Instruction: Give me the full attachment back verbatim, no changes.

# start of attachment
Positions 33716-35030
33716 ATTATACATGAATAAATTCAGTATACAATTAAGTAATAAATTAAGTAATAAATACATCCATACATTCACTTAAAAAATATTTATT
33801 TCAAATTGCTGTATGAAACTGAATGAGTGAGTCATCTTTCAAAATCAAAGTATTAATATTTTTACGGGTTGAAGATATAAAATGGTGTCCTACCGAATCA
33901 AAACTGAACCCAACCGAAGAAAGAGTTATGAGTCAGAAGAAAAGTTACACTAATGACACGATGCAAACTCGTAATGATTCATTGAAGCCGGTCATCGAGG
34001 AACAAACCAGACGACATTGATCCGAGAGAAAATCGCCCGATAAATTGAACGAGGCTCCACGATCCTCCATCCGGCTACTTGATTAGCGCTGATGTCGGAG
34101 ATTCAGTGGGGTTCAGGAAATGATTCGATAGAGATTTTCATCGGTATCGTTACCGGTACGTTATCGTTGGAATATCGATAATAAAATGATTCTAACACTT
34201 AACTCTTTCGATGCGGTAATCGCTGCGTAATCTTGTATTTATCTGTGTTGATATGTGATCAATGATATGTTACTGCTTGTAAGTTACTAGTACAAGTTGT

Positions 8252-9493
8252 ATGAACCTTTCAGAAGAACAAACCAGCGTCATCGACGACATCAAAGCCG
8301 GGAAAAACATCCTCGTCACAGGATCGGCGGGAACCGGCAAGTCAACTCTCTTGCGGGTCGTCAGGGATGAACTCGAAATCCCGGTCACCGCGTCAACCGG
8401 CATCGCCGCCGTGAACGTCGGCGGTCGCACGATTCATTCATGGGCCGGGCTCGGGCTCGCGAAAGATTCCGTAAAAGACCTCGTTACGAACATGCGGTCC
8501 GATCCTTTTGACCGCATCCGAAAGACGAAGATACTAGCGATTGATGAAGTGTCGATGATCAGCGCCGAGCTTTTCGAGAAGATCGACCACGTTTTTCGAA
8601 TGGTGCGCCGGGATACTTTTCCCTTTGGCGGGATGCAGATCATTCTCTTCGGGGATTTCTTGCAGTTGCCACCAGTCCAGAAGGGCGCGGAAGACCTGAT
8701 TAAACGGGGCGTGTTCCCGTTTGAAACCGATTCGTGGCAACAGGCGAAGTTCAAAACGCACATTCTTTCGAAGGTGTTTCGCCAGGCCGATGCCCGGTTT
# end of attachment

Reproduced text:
Positions 33716-35030
33716 ATTATACATGAATAAATTCAGTATACAATTAAGTAATAAATTAAGTAATAAATACATCCATACATTCACTTAAAAAATATTTATT
33801 TCAAATTGCTGTATGAAACTGAATGAGTGAGTCATCTTTCAAAATCAAAGTATTAATATTTTTACGGGTTGAAGATATAAAATGGTGTCCTACCGAATCA
33901 AAACTGAACCCAACCGAAGAAAGAGTTATGAGTCAGAAGAAAAGTTACACTAATGACACGATGCAAACTCGTAATGATTCATTGAAGCCGGTCATCGAGG
34001 AACAAACCAGACGACATTGATCCGAGAGAAAATCGCCCGATAAATTGAACGAGGCTCCACGATCCTCCATCCGGCTACTTGATTAGCGCTGATGTCGGAG
34101 ATTCAGTGGGGTTCAGGAAATGATTCGATAGAGATTTTCATCGGTATCGTTACCGGTACGTTATCGTTGGAATATCGATAATAAAATGATTCTAACACTT
34201 AACTCTTTCGATGCGGTAATCGCTGCGTAATCTTGTATTTATCTGTGTTGATATGTGATCAATGATATGTTACTGCTTGTAAGTTACTAGTACAAGTTGT

Positions 8252-9493
8252 ATGAACCTTTCAGAAGAACAAACCAGCGTCATCGACGACATCAAAGCCG
8301 GGAAAAACATCCTCGTCACAGGATCGGCGGGAACCGGCAAGTCAACTCTCTTGCGGGTCGTCAGGGATGAACTCGAAATCCCGGTCACCGCGTCAACCGG
8401 CATCGCCGCCGTGAACGTCGGCGGTCGCACGATTCATTCATGGGCCGGGCTCGGGCTCGCGAAAGATTCCGTAAAAGACCTCGTTACGAACATGCGGTCC
8501 GATCCTTTTGACCGCATCCGAAAGACGAAGATACTAGCGATTGATGAAGTGTCGATGATCAGCGCCGAGCTTTTCGAGAAGATCGACCACGTTTTTCGAA
8601 TGGTGCGCCGGGATACTTTTCCCTTTGGCGGGATGCAGATCATTCTCTTCGGGGATTTCTTGCAGTTGCCACCAGTCCAGAAGGGCGCGGAAGACCTGAT
8701 TAAACGGGGCGTGTTCCCGTTTGAAACCGATTCGTGGCAACAGGCGAAGTTCAAAACGCACATTCTTTCGAAGGTGTTTCGCCAGGCCGATGCCCGGTTT